Roots and Wings
Isaiah 40:28-3/1Luke 8:11-15
I remember my first airplane ride. It was Thanksgiving weekend, and Syracuse University’s football team was playing in New York City. I was in the marching band, and was obligated to be at the game. I also had to perform in a concert that night back in Syracuse, a six-hour drive away. My parents, who lived in New York at the time, attended the game, then drove me to the airport, where I caught a plane that got me to Syracuse in time for the concert. I don’t remember much about the flight, but I do remember being in the air, and traveling the distance in much less than six hours. It was a thrill.
Today, flying isn’t as much fun, with crowded flights and airports, long waits in terminals, slow boarding procedures, and little leg room. But that day—wow! It was an experience.
Even with the inconveniences, if you have to get somewhere far away really fast, flying is the way to go. Many of us will put up with the hardships for the speed.
Isaiah could not have imagined airplanes. I’m sure he couldn’t have imagined moving through the air by any means. The closest he could come was a simile. Those who wait for the Lord shall “mount up with wings like eagles.” Isaiah knew what flight looked like. He had seen large birds soaring high above the earth, wings extended as they took advantage of air currents to float effortlessly, arriving at their destination quicker than any human could walk. When he imagined God strengthening those who had grown weary, this is the image that came to mind.
We moderns can visualize both kinds of flight: the speed and power of aircraft and the beauty of birds’ flight. We understand Isaiah’s example of the way God strengthens God’s people and helps them move to where God can use them.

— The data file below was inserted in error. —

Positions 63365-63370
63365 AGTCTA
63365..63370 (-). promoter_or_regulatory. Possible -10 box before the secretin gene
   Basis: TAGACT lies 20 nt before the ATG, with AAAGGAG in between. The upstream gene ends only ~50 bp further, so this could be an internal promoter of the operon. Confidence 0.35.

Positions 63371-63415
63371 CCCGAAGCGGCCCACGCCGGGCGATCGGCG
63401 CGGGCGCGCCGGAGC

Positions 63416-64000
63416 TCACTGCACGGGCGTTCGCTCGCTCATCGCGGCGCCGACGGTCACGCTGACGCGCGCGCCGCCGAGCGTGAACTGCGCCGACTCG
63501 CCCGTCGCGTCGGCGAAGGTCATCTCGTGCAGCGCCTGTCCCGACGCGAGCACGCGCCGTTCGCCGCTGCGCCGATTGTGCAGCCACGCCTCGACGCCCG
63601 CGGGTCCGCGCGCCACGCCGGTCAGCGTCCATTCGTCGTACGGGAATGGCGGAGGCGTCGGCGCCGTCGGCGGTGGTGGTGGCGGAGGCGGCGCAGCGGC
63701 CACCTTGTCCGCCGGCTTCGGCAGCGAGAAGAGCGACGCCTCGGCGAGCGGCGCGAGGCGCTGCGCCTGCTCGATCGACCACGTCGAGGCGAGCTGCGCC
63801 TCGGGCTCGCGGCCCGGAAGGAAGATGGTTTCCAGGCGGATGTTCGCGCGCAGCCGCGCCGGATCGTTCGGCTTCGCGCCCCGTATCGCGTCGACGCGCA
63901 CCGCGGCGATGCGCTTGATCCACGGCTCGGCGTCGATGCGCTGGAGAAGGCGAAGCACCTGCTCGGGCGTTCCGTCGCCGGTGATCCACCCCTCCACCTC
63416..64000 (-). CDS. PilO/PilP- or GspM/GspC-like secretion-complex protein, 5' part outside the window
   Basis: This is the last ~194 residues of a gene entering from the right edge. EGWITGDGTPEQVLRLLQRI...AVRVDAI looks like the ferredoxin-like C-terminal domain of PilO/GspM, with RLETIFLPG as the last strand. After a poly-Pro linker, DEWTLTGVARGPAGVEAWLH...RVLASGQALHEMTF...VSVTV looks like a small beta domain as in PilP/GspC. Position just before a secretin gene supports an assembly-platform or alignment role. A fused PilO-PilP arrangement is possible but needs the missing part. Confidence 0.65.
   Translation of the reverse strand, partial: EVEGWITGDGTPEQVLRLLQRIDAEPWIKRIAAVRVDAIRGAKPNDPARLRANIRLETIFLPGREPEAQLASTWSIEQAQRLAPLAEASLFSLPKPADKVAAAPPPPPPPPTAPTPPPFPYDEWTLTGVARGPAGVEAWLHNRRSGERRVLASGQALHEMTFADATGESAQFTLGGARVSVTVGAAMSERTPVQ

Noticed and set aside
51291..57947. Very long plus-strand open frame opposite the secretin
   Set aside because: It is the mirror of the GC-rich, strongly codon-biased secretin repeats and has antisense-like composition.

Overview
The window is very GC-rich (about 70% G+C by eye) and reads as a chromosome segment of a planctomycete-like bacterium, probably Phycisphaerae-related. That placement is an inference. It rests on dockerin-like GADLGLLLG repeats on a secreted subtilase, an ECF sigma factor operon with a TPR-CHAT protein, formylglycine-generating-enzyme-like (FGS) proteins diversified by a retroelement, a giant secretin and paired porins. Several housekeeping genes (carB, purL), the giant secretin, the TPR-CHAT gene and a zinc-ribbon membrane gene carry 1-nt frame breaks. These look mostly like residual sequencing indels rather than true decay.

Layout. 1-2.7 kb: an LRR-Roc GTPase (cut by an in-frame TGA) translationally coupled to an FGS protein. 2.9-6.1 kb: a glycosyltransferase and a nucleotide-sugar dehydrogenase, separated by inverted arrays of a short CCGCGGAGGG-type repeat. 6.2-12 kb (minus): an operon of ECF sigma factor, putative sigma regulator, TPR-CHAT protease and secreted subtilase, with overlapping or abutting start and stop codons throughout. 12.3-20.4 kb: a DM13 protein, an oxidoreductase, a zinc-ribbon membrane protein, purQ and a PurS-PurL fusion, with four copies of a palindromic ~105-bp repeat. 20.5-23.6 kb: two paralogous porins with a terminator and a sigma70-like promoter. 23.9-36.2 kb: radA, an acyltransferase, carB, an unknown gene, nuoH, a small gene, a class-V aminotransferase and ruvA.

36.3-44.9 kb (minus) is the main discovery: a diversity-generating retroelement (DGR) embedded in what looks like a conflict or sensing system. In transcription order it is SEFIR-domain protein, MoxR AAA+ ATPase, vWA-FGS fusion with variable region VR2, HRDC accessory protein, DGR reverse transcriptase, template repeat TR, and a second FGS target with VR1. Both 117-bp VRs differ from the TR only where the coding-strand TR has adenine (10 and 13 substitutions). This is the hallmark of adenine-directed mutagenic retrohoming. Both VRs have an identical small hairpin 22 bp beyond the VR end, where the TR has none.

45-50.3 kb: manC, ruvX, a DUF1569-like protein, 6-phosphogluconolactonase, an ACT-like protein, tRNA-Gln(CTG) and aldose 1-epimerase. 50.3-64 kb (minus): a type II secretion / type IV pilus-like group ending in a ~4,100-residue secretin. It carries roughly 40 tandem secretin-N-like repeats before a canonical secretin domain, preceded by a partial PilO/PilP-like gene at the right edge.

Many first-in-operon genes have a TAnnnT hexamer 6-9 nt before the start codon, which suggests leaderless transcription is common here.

But wings are not enough. They are the final step in God’s preparation for us to engage in the Christian journey. The process begins long before we take flight.
We can’t get anywhere in our Christian life without a solid base. If we’re not (to use one of my favorite lines from Paul) rooted and grounded in our Christian faith, we’ll never take off, never soar.
Jesus’ parable about the sower and the seed helps us see the need for rootedness. He wanted people to understand the need for constancy and for time to grow in their life of faith, so he told a story of a man who planted a field. First century farmers didn’t have large machines to do the backbreaking work for them. They had to walk the field, throwing handfuls of seed to the left, front and right of their path. Of necessity, some seed fell on ground where nothing could grow successfully. In fact, there were three kinds of unproductive soil and one kind of productive soil. (We have to believe the majority of the soil fell into the last group, or the farmer would have wasted a lot of time and seed.)
The three kinds of unproductive soil had one element in common: the ground was not conducive to the seed taking root, and without roots, the seed wouldn’t grow. (Those of us who have spent any time pulling weeds know how true the reverse of this maxim is. If you don’t pull up roots and all, the weed comes right back. There’s a sermon in that.)
Before the green shoot appears, before the shoot flowers, before—to mix metaphors—the plant takes flight, the roots must be solid and strong. Without a healthy root system there will be no soaring.
God is the source of both our roots and our wings. Without God, we can’t get started. With God we can bloom where we’re planted, and soar to amazing heights.